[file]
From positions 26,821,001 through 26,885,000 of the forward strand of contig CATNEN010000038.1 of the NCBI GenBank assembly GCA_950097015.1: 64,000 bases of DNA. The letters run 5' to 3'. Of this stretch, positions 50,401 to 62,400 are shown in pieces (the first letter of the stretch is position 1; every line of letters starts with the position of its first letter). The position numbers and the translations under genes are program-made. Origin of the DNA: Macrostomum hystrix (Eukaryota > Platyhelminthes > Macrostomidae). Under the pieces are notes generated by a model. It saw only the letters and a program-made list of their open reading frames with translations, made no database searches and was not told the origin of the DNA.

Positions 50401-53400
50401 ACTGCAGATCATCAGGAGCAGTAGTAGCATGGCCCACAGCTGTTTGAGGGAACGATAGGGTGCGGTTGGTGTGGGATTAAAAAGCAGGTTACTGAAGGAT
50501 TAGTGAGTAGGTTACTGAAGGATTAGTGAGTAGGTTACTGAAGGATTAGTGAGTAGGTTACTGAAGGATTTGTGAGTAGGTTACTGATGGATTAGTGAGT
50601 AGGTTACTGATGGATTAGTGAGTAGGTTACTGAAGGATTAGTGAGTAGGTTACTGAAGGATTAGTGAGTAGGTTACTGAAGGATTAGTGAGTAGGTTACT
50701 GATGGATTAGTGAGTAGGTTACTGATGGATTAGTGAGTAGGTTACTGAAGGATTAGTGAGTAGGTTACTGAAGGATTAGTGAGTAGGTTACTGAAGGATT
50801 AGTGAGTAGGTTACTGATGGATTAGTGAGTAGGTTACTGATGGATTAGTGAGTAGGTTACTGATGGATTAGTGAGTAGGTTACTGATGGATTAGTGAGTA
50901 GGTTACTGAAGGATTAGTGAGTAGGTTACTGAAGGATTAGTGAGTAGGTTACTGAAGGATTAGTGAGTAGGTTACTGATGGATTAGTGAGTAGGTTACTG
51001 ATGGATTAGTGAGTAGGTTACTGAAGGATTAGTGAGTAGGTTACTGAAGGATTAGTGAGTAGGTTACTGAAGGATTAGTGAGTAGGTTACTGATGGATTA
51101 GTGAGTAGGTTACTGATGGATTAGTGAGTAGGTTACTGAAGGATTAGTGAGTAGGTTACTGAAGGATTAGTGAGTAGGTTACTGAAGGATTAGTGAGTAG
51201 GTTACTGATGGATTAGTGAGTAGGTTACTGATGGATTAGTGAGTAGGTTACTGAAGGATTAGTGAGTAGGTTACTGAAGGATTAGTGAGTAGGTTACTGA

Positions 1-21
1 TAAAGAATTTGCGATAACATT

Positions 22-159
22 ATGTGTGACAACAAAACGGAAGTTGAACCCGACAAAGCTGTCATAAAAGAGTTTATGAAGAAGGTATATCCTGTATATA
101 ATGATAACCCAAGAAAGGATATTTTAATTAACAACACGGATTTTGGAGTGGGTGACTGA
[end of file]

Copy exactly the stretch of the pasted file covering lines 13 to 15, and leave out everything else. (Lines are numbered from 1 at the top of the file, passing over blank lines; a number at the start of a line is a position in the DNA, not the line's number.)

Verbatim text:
1 TAAAGAATTTGCGATAACATT

Positions 22-159
22 ATGTGTGACAACAAAACGGAAGTTGAACCCGACAAAGCTGTCATAAAAGAGTTTATGAAGAAGGTATATCCTGTATATA